The Tui oil field operator off the South Taranaki coast has told a consensus hearing, if no further development is made, that the resource could be uneconomic by the end of next year.
The Environmental Protection Authority is listening to marine consents and a marine release consent request from Tamarind Resources in New Plymouth.
Tamarind is based on Malaysia asking for permission to drill up to five side track development wells and emitting the trace elements of harmful substances of leech drainage.
The company's representative, Lauren Wallace, told the hearing that the Tui Field had a proven track record of successful abstraction.
"The field has produced more than 40.7 million barrels of crude oil since its production began in 2007."
But that could change soon, says Ms. Wallace.
"If no further activity is carried out in the field, production rates of the field are likely to be uneconomic by the end of 2019 and the decommissioning of assets will be necessary."
Ms Wallace stated that the objective of the side track fountains was to reach 7.5 million tonnes of future oil reserves from Tui.
"Tamarind believes that the successful outcome of the proposed activities would extend the life of Maes Tui up to 2025."
At the end of 2016, the government received $ 573 million in royalties from Fai Tui and it was anticipated that an additional $ 10.3 million would be up to 2020.
Ms Wallace said Tamarind believed that the environmental impact of his planned work program would be "incredible to minor".
"The applications will not mean that any new springs are drilled to bed and the sea or any new structures installed at sea."
Side track development joins a good surface location with equipment designed to divert from existing excavation and find oil in another zone.
Ms Wallace said at the hearing that a request for a marine discharge consent was requested with "insufficient notice" for offshore drilling rig deck drilling that could include tracing elements of harmful substances.
The EPA has received 124 submissions on Tamarind's applications, and 108 object to granting consent while 12 in favor.
Three presenters want conditions applied if the applications are successful and one was neutral.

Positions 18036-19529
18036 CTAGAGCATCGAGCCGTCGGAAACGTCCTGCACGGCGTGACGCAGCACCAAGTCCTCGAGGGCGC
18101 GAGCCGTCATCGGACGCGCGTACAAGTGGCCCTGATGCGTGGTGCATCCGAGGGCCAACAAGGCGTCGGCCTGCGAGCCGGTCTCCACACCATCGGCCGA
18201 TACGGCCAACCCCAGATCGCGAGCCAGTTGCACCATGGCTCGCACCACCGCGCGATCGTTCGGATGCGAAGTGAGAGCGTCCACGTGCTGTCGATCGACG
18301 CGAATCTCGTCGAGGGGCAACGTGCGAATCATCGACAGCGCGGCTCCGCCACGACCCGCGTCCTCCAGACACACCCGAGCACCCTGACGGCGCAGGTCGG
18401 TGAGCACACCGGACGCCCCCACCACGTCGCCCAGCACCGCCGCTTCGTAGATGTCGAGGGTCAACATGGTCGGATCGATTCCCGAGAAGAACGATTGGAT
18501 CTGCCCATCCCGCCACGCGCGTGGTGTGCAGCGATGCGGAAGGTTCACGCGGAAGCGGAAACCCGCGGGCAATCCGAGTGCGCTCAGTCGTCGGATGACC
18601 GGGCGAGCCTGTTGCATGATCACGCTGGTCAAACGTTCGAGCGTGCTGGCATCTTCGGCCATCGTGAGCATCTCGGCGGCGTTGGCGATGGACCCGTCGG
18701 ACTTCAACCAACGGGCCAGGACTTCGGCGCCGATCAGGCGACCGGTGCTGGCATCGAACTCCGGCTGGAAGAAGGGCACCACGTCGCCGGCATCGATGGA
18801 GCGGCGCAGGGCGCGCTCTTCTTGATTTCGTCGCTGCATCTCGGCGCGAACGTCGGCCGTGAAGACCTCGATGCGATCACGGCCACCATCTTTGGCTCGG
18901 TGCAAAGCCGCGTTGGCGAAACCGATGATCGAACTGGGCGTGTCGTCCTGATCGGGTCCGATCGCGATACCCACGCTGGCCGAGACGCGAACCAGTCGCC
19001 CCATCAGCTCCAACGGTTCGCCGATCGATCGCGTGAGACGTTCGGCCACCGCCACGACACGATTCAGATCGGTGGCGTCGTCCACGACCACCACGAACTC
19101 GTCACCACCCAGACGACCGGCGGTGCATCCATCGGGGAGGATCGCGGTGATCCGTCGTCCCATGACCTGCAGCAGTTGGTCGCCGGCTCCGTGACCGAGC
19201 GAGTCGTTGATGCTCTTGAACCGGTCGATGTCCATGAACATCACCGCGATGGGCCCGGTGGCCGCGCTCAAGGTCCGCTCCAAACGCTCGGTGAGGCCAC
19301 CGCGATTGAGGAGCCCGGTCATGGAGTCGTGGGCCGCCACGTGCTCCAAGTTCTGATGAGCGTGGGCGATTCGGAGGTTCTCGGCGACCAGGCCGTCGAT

The vast majority of those who objected to the applications completed, 95, a presentation form prepared by Climate Justice Taranaki.
In its written submission, the environmental group argued that Tamarind's impact assessment did not provide enough detail to enable the EPA to understand the effects on the existing environment and interests, as required by the Unique Economic Zone Act 2012 .
"The information provided is insecure and inadequate and the Minister must support and protect the environment," Taranaki's Climate Justice wrote.
The group reported that the cumulative effects of Tamarind and other industrial activity in southern Taranaki Bight on marine species had not been properly assessed.
"The risks to endangered and endangered species are unacceptable," he said.
In his presentation, Te Kāhui from Taranaki said that I had been in discussions with Tamarind.
He asked that if the application was successful, Tamarind was committed to working with Taranaki to develop environmental indicators using the Te Ao Māori perspective and western science.
He also wanted Tamarind staff to have cultural training and the company committed to an annual meeting with Taranaki iwi.
Te Korowai of Ngāruahine Trust recently wrote to the EPA to update her relationship with Tamarind.
In the letter, South Taranaki said that she had met Tamarind to address Ngāruahine's concerns about the lack of coverage paid by the company to her / her.
It was reported that Tamarind and Te Korowai were developing a Relationship Agreement and the company was committed to taking part in discussions with Ngāruahine hapū.
In October, the EPA gave such a request to a marine discharge consent to New Zealand OMV.